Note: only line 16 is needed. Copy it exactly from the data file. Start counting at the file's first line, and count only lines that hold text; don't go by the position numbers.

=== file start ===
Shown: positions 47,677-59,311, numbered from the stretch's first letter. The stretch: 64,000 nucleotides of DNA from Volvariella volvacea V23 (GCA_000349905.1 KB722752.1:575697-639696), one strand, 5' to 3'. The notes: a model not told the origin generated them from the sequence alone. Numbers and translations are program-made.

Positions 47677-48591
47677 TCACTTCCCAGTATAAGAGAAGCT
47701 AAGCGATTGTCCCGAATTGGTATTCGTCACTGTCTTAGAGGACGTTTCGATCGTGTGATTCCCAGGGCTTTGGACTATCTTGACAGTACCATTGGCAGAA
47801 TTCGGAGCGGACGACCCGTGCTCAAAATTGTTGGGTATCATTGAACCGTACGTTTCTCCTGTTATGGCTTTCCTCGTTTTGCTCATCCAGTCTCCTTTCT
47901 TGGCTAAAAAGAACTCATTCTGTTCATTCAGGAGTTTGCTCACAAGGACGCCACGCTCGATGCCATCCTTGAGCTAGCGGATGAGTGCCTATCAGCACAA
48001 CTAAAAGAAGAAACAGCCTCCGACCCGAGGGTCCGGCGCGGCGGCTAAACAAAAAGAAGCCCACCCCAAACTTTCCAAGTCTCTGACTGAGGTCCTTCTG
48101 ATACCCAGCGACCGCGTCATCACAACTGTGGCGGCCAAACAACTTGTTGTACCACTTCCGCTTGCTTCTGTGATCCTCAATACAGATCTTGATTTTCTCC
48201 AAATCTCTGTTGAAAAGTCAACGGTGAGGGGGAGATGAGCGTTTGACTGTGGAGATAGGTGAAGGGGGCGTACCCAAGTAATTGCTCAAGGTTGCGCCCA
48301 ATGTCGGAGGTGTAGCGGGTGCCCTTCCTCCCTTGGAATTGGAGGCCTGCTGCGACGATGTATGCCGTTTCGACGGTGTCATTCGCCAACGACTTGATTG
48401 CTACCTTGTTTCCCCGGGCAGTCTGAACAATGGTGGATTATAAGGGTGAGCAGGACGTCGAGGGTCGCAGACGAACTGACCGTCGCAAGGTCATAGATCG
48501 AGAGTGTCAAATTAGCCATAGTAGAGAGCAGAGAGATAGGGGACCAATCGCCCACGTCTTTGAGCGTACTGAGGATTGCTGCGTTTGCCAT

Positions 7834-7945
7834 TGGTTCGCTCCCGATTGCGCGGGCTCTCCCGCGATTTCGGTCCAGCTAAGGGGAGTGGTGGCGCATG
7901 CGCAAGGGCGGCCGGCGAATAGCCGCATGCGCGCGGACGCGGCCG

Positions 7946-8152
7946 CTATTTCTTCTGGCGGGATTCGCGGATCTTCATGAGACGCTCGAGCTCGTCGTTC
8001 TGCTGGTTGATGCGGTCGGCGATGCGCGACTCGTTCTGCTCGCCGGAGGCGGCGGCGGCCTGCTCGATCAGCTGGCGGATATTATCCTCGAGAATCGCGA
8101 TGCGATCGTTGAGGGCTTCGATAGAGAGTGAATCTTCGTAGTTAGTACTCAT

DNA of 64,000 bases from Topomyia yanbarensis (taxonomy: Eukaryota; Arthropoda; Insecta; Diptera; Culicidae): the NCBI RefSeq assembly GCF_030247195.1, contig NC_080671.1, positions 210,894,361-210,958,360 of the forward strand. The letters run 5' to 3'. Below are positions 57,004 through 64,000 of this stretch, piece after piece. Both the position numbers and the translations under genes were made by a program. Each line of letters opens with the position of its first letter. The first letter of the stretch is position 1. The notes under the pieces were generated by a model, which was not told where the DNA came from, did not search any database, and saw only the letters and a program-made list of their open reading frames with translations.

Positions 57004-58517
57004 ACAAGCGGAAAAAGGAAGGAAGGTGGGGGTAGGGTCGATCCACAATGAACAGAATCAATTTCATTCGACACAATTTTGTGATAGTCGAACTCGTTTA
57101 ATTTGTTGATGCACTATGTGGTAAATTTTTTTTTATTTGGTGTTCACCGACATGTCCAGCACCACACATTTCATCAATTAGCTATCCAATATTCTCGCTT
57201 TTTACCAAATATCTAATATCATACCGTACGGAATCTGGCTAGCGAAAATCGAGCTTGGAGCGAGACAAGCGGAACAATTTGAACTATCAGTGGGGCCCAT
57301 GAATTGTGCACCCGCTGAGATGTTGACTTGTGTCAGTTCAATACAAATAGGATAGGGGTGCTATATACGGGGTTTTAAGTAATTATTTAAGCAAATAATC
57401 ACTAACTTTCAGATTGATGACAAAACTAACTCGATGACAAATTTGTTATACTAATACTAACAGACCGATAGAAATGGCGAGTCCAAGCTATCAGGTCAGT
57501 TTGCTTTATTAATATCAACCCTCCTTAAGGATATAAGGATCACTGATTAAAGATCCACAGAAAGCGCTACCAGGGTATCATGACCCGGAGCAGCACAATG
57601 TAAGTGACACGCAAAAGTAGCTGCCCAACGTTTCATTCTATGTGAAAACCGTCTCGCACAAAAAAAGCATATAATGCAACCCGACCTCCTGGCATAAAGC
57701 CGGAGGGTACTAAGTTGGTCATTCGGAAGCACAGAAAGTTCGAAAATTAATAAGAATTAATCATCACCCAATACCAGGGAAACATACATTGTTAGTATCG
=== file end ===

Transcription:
Positions 7946-8152